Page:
Ecuador maintains a protected area system that includes 54 reserves that contain a wide range of globally important wildlife species. However, this system provides only partial protection to wildlife because individual protected areas are too small to protect key wildlife species with large habitat requirements. Additionally, protected areas can be internally fragmented and disconnected across the broader landscape, with negative implications for population viability.
Through the Paisajes - Vida Silvestre project, led by the Ministry of Environment, financed by the Global Environment Facility (GEF); the United Nations Development Program (UNDP), as an implementing agency; and Wildlife Conservation Society Ecuador (WCS), as executing partner, sought to consolidate the landscape approach in Ecuador within the National System of Protected Areas (SNAP in Spanish), thus contributing to the existing investments in this system and the paradigm shift that would increase the effectiveness in reducing pressures on flora and fauna nationwide. Through this project, we advocated a landscape-wide approach that improves habitat and connectivity for wildlife, increases the capacity of indigenous communities to use wildlife in a sustainable manner, reduces conflicts with large carnivores, and enhances coordinated institutional action for reducing illegal hunting and wildlife trade through the implementation of more effective control systems.
This project focused on five landscapes taking into account: the size and levels of connectivity, the presence of threatened species, the levels of threat that human activities produce, the levels of endemism of wild species, the representativeness of the ecosystem, and the diversity of the ecosystem. These are:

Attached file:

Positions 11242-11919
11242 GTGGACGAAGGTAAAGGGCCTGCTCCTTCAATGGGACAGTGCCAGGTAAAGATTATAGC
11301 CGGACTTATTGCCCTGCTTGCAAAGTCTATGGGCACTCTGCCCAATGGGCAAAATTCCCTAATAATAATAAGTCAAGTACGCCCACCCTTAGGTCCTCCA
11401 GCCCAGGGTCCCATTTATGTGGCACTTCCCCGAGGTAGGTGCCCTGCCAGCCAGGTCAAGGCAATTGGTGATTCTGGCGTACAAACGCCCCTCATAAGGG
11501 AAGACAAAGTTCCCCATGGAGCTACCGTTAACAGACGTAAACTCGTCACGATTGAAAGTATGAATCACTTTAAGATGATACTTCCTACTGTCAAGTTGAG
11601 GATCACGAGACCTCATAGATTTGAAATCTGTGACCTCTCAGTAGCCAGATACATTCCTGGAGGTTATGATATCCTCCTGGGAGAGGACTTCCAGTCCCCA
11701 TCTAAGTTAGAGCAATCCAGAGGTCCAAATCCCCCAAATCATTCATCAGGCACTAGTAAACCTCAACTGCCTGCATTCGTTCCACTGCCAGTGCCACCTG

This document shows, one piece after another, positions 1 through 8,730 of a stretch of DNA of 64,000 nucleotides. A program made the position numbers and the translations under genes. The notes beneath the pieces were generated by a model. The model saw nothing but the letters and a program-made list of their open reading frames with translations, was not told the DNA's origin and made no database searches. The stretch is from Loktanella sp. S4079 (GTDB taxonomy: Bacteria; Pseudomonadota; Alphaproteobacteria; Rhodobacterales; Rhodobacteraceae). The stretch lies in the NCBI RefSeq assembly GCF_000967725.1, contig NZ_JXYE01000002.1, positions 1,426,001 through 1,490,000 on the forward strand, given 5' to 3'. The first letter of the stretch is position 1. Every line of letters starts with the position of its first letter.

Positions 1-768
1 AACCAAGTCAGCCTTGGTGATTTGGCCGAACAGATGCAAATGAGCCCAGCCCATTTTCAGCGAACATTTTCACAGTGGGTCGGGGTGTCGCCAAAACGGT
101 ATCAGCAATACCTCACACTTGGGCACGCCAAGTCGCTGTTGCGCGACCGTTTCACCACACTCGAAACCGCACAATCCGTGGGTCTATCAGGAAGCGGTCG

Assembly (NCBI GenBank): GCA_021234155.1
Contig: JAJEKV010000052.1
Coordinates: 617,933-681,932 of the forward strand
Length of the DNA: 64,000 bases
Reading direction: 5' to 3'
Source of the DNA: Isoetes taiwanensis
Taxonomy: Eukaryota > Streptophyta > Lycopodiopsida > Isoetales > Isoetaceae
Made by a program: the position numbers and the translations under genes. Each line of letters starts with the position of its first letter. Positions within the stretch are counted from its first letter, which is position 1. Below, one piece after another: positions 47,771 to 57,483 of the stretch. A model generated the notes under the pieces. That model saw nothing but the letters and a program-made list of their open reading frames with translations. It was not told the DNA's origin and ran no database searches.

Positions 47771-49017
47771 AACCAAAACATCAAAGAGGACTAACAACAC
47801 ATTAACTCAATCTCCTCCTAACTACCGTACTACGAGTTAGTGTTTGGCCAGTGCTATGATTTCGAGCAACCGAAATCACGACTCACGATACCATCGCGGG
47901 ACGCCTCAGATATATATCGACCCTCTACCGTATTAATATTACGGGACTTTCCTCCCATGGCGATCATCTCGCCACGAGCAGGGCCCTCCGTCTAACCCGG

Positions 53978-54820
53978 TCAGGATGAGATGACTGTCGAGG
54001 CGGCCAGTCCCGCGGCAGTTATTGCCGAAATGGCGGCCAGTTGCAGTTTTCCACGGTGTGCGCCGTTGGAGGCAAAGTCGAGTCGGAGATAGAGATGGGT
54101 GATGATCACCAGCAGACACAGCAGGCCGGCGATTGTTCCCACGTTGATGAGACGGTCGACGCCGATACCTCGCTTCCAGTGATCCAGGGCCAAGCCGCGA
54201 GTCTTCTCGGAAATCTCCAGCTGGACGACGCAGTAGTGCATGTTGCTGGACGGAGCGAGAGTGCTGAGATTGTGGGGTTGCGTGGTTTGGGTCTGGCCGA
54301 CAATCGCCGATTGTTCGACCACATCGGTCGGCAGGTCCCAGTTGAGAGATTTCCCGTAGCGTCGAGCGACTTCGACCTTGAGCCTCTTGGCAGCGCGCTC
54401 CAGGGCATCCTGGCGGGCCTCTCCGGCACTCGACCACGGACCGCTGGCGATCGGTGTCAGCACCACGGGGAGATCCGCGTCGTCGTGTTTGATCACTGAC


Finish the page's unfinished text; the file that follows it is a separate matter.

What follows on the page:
- Pambilar-Cotacachi Cayapas
- Cotacachi Cayapas-El Ángel
- Llanganates-Antisana-Cofán Bermejo
Additionally, this project worked on the conservation of 18 globally threatened wildlife species (Table Priority species of the Paisajes-Vida Silvestre project), which were selected based on the following criteria:
- Home Range. The ranges of the selected species were categorized on the basis of the home range of individuals, their dispersal distances, and the size of the area to maintain and ecologically functional population. These species require connectivity between patches of optimal habitat in landscapes with protected areas.
- Vulnerability. Species received ratings according to their IUCN threat categories: Critically Endangered (CR), Endangered (EN) or Vulnerable (VU), Near Threatened (NT), Data Deficient (DD), Least Concern (LC), and Not Evaluated (NE).
- Habitat Heterogeneity. Although range size is important, some species also require a variety of different habitats for feeding, reproduction and dispersal. The level of connectivity between habitats is also important.
- Ecological Functionality. Some species have significant effects on the structure and function of ecosystems, and their conservation therefore guarantees the maintenance of healthy ecosystems and communities. For example, large predators such as jaguars control the composition and abundance of prey, primates disperse seeds and ungulates such as peccaries have profound effects on the regeneration of canopy species and the structure of the understory.
- Socioeconomic Importance. Species with socioeconomic importance (whether positive, for example in cultural terms, as food for local people or as attractions for tourism, or negative, through damaging crops, transmitting diseases of competing for limited resources) were prioritized.